And the winners are:
- Black Krim: I grew this last year in our terrible tomato year and it was the most stalwart and generous producer. Small to medium-sized pinky brown tomatoes, not the prettiest but the flavor was great and they continued to ripen on the vine late into the fall.
- Marbella: New variety for Territorial. Heart-shaped red main season tomato. A workhorse, I hope.
- Chocolate Stripes (grafted tomato): I thought I’d shell out 4-5 times as much for a grafted tomato this year just to try it out. A sucker born every minute. But I couldn’t find this particular variety anywhere else in town, so it’s worth a try!
- Amish Paste (3): Yield and plant health for these paste tomatoes are not as good as my favorite variety so far, Saucey, but the taste was much better off the vine and in sauce. Also problem with blossom end rot, which I’ll preempt this year if I can. If it’s a bust this year, then next year I’ll try Opalka.
- Green Zebra: My husband has been begging for these for years. Probably easier to grow and better yield than the big ol’ heirloom greens I’ve been babying.
- Sungold: Goes without saying.
- Japanese Black Trifele: I really like black tomatoes, as you can see.
- New Hampshire Red Pickling: Abundant Life says this little red pear tomato has a thick wall and smoky flavor that holds up for pickling. I found information about its hybridization here:
Some tomato growers in southern New Hampshire produce green tomatoes for pickles. The variety Red Pear which has been used for this purpose has an indeterminate plant with fruits distributed at some distance along the stems. The cost of harvesting green tomatoes for pickles is comparatively high because of uneven maturity of fruits. For this reason, we decided to produce a red-pear tomato on a determinate vine which would be earlv and which would produce a large crop at one time so that the cost of production could be reduced. The ordinary red-pear tomato was crossed with Fargo Yellow Pear, a variety produced some years ago at North Dakota Agricultural Experiment Station.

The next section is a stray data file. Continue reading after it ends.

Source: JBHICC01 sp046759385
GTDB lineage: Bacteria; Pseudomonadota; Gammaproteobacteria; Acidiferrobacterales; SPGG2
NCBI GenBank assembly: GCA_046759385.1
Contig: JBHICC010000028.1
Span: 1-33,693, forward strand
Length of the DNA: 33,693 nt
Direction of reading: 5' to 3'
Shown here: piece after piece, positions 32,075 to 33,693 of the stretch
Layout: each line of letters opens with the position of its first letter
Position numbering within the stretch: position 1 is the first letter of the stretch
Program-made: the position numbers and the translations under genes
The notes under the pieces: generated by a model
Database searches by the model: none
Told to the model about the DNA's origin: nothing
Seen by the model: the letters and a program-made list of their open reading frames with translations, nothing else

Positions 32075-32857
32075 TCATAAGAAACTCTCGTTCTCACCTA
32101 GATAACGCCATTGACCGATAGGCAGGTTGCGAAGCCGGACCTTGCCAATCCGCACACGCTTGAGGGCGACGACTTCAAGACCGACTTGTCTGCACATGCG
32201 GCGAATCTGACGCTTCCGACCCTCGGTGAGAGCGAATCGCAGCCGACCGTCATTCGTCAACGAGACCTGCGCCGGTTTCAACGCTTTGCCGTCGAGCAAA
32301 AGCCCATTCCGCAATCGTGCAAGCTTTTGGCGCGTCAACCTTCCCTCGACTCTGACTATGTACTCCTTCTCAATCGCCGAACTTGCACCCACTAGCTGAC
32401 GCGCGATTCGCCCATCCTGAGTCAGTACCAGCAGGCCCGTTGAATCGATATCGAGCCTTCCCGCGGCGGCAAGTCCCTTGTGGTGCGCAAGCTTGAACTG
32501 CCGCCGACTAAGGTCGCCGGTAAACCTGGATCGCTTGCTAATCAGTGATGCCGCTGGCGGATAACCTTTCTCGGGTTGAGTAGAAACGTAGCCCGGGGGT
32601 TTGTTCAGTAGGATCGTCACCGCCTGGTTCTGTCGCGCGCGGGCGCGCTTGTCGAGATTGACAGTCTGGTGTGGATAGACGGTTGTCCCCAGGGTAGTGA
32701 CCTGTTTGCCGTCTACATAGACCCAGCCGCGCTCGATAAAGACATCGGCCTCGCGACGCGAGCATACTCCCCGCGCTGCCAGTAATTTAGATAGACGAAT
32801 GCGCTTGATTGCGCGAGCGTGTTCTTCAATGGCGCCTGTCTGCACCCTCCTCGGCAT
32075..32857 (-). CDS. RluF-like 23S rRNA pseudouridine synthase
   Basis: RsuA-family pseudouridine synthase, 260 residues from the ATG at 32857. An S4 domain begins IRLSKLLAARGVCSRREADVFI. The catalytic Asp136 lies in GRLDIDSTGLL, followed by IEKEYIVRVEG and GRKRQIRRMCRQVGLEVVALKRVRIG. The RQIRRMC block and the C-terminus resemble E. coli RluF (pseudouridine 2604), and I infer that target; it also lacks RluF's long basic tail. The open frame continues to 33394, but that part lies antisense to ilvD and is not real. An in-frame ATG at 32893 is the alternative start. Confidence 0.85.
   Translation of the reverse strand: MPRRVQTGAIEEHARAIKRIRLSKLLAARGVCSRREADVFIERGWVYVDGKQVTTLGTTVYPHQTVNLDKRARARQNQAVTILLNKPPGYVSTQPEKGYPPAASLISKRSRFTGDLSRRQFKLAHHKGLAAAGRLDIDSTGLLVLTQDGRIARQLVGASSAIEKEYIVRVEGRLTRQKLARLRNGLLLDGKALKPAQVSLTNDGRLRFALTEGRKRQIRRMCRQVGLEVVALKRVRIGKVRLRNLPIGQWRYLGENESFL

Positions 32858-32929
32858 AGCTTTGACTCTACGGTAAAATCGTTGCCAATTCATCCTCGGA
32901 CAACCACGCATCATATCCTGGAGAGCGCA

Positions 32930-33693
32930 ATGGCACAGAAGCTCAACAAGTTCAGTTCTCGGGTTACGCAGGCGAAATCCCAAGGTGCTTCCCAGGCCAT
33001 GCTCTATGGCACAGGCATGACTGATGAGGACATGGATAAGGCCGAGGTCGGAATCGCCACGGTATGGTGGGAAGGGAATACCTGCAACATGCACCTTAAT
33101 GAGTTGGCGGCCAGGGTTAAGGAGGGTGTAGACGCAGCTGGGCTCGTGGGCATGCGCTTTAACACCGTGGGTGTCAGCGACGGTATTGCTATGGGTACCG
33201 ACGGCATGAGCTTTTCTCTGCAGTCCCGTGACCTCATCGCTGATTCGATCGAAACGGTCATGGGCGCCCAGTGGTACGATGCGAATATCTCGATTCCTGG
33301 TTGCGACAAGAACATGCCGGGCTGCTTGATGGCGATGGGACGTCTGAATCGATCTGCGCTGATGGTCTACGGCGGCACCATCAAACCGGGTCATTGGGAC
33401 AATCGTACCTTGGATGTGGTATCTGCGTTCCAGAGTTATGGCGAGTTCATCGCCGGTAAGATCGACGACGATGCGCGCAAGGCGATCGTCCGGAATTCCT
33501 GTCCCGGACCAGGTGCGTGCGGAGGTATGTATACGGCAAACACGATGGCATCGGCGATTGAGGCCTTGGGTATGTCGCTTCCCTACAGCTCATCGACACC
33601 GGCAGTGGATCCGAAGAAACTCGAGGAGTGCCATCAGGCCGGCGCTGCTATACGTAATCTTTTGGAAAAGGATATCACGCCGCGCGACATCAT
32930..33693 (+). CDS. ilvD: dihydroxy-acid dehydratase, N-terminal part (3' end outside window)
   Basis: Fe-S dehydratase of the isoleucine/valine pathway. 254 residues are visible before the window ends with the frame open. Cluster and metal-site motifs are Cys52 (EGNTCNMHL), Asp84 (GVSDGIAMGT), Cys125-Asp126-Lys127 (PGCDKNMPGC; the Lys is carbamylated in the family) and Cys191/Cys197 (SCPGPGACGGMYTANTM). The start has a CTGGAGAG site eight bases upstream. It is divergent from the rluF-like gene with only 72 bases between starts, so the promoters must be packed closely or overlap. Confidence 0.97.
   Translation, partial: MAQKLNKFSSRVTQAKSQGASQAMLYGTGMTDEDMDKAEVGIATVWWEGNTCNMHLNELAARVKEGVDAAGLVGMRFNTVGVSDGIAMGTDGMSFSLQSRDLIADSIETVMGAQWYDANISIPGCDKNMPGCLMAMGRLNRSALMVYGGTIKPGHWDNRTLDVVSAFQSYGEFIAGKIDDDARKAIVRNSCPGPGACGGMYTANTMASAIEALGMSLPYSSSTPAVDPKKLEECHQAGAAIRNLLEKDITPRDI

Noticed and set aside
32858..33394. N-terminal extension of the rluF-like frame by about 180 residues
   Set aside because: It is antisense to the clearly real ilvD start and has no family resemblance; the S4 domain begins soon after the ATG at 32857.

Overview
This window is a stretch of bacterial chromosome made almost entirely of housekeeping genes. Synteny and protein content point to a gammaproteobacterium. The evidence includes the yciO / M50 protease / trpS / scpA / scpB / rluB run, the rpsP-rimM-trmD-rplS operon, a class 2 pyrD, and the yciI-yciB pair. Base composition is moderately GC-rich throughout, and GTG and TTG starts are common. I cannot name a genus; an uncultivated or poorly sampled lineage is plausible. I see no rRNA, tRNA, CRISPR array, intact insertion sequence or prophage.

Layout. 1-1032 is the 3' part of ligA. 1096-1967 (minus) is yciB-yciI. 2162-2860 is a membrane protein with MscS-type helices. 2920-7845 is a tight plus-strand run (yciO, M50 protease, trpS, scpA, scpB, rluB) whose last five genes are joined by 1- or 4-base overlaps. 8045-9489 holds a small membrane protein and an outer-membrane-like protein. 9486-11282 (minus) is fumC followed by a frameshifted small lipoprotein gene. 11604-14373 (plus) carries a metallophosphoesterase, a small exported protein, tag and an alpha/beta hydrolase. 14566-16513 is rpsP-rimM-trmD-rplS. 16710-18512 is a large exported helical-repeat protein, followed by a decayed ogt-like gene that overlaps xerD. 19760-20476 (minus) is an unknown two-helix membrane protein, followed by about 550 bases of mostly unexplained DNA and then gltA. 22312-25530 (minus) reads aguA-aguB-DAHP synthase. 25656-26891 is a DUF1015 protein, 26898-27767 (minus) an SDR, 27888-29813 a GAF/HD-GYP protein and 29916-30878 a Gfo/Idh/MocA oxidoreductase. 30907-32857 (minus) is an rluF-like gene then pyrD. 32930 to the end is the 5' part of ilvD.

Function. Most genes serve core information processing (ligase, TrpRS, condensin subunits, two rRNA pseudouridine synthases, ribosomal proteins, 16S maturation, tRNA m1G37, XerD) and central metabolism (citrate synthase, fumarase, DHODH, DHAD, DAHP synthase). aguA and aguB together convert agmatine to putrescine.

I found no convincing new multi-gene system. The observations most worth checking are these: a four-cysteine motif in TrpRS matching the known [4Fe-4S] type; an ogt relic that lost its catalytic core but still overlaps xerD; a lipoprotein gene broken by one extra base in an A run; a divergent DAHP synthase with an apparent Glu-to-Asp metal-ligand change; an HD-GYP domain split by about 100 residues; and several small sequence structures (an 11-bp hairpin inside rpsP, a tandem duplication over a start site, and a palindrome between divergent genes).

The F^ -hybrids had a long vine and red fruits, and were productive and early. Seed from them gave many kinds of plants: some were determinate, some long, some with red fruit, some with yellow, some with uniform fruit color and some with fruits having green butts, some late, and some early. Selections were made from the early fruiting types with a fairly small, pear-shaped, red tomato. Since this is a comparatively simple breeding project, only two calendar years were required to complete it, during which time one generation was raised in the field each year and two in the greenhouse. The final result is New Hampshire Red Pickling Tomato from which one can pick a thousand tomatoes of pickling size per plant at one time. The variety has met with favor (Albert F. Yeager and Elwyn M. Meader, UNH Agricultural Experiment Station Bulletin 440 June 1957).
If any of these don’t work out, I’ve also got my neighbor’s saved-seed Cherokee Purple seedlings, which seem to yield more and more each year (perhaps thanks to cross-pollination with my Frankensteins.)
By the way, it’s still a touch early in the Willamette Valley to be planting tomatoes, especially with this cold wet weather. I’m keeping the seeds warm and dry in a sheltered area for another week or so.
Other tomato varieties to consider for Eugeniuses: Celebrity, Legend, Taxi, Black Cherry, Early Girl, Brandywine. I’ve never been impressed by any of the ultra- or extra-early varieties, or any of the Italian plums, as far as taste goes.